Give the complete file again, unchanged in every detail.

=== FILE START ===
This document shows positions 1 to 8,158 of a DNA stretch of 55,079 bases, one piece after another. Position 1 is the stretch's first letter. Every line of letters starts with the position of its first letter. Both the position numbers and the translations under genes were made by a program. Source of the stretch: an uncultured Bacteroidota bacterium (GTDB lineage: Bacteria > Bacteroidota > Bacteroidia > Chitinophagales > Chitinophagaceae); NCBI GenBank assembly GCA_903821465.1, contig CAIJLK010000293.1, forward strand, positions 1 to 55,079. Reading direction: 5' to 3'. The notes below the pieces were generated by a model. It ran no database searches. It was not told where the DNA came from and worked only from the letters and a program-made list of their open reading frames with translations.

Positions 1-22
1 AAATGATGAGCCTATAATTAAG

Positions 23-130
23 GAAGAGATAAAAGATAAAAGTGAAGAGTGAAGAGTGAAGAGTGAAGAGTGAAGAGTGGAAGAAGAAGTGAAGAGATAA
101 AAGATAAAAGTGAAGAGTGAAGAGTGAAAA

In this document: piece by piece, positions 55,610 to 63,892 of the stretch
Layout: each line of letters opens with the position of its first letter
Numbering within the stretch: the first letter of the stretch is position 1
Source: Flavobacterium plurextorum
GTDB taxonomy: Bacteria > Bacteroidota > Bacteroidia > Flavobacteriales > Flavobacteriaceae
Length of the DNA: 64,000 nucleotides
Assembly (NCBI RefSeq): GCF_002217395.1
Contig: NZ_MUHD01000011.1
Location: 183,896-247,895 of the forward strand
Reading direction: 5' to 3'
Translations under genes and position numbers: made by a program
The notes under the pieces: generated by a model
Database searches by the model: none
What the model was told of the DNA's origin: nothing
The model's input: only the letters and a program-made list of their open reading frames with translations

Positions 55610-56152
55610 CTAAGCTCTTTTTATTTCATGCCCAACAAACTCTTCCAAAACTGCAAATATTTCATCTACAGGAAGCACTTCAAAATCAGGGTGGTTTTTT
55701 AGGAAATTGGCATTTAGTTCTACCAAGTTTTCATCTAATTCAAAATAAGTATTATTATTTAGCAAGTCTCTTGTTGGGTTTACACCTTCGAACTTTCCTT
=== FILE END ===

This document shows positions 1 to 8,158 of a DNA stretch of 55,079 bases, one piece after another. Position 1 is the stretch's first letter. Every line of letters starts with the position of its first letter. Both the position numbers and the translations under genes were made by a program. Source of the stretch: an uncultured Bacteroidota bacterium (GTDB lineage: Bacteria > Bacteroidota > Bacteroidia > Chitinophagales > Chitinophagaceae); NCBI GenBank assembly GCA_903821465.1, contig CAIJLK010000293.1, forward strand, positions 1 to 55,079. Reading direction: 5' to 3'. The notes below the pieces were generated by a model. It ran no database searches. It was not told where the DNA came from and worked only from the letters and a program-made list of their open reading frames with translations.

Positions 1-22
1 AAATGATGAGCCTATAATTAAG

Positions 23-130
23 GAAGAGATAAAAGATAAAAGTGAAGAGTGAAGAGTGAAGAGTGAAGAGTGAAGAGTGGAAGAAGAAGTGAAGAGATAA
101 AAGATAAAAGTGAAGAGTGAAGAGTGAAAA

In this document: piece by piece, positions 55,610 to 63,892 of the stretch
Layout: each line of letters opens with the position of its first letter
Numbering within the stretch: the first letter of the stretch is position 1
Source: Flavobacterium plurextorum
GTDB taxonomy: Bacteria > Bacteroidota > Bacteroidia > Flavobacteriales > Flavobacteriaceae
Length of the DNA: 64,000 nucleotides
Assembly (NCBI RefSeq): GCF_002217395.1
Contig: NZ_MUHD01000011.1
Location: 183,896-247,895 of the forward strand
Reading direction: 5' to 3'
Translations under genes and position numbers: made by a program
The notes under the pieces: generated by a model
Database searches by the model: none
What the model was told of the DNA's origin: nothing
The model's input: only the letters and a program-made list of their open reading frames with translations

Positions 55610-56152
55610 CTAAGCTCTTTTTATTTCATGCCCAACAAACTCTTCCAAAACTGCAAATATTTCATCTACAGGAAGCACTTCAAAATCAGGGTGGTTTTTT
55701 AGGAAATTGGCATTTAGTTCTACCAAGTTTTCATCTAATTCAAAATAAGTATTATTATTTAGCAAGTCTCTTGTTGGGTTTACACCTTCGAACTTTCCTT